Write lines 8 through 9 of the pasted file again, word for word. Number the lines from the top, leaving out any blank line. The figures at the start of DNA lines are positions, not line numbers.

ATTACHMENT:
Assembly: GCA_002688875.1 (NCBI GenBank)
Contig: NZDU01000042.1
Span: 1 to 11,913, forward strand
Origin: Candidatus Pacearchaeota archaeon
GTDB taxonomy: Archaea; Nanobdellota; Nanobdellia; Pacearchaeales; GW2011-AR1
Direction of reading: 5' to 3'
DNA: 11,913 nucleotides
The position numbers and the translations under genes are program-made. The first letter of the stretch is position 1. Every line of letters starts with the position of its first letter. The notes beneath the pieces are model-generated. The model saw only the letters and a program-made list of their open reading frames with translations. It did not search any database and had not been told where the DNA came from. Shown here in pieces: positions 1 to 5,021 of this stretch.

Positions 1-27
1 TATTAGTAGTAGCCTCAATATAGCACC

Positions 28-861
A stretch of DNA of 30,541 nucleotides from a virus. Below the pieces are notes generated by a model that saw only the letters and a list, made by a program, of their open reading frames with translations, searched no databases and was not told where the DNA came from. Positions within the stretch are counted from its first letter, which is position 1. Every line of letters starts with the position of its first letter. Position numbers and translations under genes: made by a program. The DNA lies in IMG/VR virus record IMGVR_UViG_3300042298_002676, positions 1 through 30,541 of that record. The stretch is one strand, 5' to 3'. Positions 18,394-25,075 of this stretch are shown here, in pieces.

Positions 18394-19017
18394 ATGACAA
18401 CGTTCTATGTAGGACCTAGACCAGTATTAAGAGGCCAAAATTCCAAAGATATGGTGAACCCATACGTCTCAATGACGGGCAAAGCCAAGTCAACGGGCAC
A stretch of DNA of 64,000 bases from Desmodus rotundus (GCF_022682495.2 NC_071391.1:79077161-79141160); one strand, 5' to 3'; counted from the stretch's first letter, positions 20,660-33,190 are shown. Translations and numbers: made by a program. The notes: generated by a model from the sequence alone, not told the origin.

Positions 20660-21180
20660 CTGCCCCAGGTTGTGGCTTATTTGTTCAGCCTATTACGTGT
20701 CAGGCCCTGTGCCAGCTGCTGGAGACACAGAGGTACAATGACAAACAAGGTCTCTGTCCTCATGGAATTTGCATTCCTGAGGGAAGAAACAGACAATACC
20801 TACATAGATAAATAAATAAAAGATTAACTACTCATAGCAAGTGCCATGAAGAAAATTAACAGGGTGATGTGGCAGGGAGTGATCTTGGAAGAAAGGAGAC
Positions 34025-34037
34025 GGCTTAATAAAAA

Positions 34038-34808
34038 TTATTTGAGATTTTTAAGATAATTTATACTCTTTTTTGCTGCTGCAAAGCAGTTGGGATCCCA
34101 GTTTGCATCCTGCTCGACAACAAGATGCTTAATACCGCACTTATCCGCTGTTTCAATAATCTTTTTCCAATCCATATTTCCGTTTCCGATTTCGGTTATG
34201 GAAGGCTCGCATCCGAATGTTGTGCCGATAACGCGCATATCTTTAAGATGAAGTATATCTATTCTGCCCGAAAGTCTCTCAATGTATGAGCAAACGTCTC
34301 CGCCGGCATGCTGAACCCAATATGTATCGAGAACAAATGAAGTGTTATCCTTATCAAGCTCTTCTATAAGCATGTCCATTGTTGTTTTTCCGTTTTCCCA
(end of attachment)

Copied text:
The position numbers and the translations under genes are program-made. The first letter of the stretch is position 1. Every line of letters starts with the position of its first letter. The notes beneath the pieces are model-generated. The model saw only the letters and a program-made list of their open reading frames with translations. It did not search any database and had not been told where the DNA came from. Shown here in pieces: positions 1 to 5,021 of this stretch.

Positions 1-27